Is There a Correlation Between Streptococcus Gallolyticus Bacteremia and Infectious Colitis?

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Conference Proceeding

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Streptococcus gallolyticus are catalase-negative gram-positive cocci; which typically presents as bacteremia in adults with infective endocarditis or colonic neoplasms. Among hospitalized patients, the approximately 5% streptococcal bloodstream isolates originate from Streptococcus gallolyticus. Currently, there are no documented cases of infectious colitis causing Streptococcus gallolyticus bacteremia. This case presentation outlines these possible Streptococcus gallolyticus colitis.

Case description/methods:

Patient is a 55-year-old with known history of cocaine abuse; who was admitted after being found unresponsive by his fiancée; and subsequently requiring intubation for ventilator-dependent respiratory failure. Patient was incidentally found to have Streptococcus gallolyticus bacteremia. Patient also had episodes of hematochezia likely secondary to colitis. Patient underwent colonoscopy; which showed mucus discontinuous ulceration and erythema without bleeding and ascending colon, transverse colon, and sigmoid colon. Pathology suggested that colitis was secondary to infectious etiology rather than ischemic. Transesophageal echocardiogram did not show valvular vegetations. Patient was subsequently started on Rocephin; and subsequently transitioned to Cefdinir complete 2 weeks of antibiotic therapy under Infectious Disease guidance.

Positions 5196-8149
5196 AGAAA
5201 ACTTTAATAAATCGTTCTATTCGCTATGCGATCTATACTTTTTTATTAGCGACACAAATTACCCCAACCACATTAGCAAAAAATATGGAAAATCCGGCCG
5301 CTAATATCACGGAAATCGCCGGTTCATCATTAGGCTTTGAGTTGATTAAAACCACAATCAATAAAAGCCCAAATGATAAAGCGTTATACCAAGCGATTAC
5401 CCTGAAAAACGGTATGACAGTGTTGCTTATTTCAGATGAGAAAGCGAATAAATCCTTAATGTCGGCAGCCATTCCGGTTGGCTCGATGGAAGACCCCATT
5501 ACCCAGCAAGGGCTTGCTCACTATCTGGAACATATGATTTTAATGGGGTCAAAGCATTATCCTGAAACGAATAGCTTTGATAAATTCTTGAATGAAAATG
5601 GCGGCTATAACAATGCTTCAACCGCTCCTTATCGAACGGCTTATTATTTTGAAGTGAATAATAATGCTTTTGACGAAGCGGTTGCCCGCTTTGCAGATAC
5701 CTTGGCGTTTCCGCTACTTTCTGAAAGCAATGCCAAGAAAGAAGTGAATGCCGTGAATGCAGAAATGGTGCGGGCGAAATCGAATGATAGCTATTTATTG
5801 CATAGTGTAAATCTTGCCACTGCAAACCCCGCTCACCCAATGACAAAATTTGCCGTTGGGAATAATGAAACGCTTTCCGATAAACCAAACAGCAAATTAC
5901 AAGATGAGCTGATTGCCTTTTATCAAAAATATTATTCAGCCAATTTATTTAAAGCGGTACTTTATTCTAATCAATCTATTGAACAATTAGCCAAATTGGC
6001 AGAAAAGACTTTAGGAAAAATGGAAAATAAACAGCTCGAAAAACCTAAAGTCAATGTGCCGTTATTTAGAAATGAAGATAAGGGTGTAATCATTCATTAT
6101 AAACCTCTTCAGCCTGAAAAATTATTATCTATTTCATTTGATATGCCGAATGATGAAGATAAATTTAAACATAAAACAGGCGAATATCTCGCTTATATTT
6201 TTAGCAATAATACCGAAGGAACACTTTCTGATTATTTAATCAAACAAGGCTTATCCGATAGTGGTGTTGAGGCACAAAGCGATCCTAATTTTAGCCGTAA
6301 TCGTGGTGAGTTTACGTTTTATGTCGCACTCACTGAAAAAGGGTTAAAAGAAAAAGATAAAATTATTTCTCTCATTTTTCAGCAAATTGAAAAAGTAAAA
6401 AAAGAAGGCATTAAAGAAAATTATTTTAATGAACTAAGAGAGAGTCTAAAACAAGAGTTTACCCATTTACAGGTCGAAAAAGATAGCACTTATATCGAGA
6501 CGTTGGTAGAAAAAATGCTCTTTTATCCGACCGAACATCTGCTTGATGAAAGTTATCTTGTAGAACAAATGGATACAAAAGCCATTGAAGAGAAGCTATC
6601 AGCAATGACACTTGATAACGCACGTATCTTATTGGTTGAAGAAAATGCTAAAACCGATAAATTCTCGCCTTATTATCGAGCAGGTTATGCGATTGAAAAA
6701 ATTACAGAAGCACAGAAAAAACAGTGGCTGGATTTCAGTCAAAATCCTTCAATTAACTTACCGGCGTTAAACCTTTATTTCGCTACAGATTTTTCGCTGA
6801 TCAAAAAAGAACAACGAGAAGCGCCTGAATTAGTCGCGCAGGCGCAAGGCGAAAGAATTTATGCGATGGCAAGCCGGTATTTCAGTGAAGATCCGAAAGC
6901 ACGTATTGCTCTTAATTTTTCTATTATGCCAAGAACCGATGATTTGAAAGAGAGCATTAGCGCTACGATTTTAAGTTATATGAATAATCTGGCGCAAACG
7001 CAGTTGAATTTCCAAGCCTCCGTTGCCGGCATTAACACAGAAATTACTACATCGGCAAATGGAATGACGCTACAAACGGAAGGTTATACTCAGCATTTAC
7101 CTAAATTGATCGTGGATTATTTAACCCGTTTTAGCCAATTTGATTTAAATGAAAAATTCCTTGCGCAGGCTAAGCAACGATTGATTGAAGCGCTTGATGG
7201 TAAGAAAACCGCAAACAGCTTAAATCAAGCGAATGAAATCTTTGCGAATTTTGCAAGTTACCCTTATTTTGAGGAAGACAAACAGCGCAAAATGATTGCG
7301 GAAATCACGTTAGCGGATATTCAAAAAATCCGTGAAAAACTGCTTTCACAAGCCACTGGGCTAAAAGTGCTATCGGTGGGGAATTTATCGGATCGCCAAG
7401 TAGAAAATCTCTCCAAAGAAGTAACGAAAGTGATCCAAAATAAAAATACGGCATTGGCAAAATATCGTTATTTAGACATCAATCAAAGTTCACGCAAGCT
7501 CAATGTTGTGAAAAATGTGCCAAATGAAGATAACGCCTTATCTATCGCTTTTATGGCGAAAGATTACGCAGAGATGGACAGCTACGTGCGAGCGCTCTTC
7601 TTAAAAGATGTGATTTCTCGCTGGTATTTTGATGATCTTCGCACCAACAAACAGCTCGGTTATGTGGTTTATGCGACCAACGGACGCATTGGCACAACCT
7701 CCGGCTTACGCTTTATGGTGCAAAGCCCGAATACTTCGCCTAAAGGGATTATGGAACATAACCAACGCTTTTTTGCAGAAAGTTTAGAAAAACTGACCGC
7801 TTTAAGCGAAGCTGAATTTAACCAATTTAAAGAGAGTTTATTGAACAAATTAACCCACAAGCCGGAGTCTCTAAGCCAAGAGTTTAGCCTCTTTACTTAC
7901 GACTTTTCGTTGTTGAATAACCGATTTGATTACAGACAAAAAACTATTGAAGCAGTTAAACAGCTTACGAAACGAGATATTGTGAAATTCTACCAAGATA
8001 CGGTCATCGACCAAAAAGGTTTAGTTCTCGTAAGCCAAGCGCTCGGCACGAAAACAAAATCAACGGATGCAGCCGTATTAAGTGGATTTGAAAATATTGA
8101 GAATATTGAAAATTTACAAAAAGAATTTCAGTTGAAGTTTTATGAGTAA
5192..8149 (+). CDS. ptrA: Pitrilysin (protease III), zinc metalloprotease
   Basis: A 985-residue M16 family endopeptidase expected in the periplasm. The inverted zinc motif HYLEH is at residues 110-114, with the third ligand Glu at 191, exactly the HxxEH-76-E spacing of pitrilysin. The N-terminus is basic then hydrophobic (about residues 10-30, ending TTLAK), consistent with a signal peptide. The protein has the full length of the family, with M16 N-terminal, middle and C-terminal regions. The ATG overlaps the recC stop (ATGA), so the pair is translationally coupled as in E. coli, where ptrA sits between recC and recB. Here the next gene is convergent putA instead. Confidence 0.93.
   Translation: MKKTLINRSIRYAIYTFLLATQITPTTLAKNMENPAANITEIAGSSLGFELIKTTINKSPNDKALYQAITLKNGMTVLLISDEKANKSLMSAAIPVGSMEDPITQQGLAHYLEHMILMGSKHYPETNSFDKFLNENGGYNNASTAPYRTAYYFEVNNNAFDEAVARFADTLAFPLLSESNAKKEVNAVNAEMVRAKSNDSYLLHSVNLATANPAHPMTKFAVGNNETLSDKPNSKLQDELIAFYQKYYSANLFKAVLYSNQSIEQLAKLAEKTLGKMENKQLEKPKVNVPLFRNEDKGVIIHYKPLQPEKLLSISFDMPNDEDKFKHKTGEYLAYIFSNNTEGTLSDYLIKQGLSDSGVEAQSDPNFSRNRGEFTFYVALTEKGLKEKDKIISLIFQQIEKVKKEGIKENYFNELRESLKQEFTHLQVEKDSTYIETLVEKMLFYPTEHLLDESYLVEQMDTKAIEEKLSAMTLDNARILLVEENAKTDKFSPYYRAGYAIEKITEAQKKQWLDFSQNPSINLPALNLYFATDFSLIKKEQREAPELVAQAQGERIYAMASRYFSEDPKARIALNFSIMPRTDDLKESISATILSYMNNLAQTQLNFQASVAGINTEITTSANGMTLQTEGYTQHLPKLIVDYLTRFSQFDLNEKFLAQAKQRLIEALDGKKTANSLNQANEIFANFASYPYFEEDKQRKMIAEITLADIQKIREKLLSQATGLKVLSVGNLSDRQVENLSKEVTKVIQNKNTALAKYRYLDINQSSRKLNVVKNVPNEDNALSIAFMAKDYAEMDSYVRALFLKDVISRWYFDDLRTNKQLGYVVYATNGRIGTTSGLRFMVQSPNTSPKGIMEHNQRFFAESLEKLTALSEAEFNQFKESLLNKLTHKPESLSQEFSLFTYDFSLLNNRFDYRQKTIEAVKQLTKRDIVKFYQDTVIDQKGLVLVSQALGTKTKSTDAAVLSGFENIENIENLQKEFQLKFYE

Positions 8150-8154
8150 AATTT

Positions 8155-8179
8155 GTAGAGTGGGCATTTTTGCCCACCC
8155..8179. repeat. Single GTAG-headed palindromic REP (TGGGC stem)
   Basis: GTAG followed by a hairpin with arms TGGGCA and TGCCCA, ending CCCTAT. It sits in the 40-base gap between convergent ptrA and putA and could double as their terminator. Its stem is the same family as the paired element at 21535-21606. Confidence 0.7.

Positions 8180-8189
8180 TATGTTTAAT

This patient presented with colitis likely secondary to infectious source (Streptococcus gallolyticus). Unfortunately, stool cultures were not obtained. This would be required to determine if infectious colitis can indeed cause Streptococcus gallolyticus bacteremia. Pathology showed signs of infectious etiology. Other common etiologies for Streptococcus gallolyticus were negative (colonoscopy did not reveal colonic mass and echocardiogram is a not revealed vegetations). The antibiotic of choice is Rocephin for treatment Streptococcus gallolyticus.


This article was published in American Journal of Gastroenterology, Volume 116, pages S844-S845.

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Copyright © 2021 The American College of Gastroenterology.

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The American Journal of Gastroenterology

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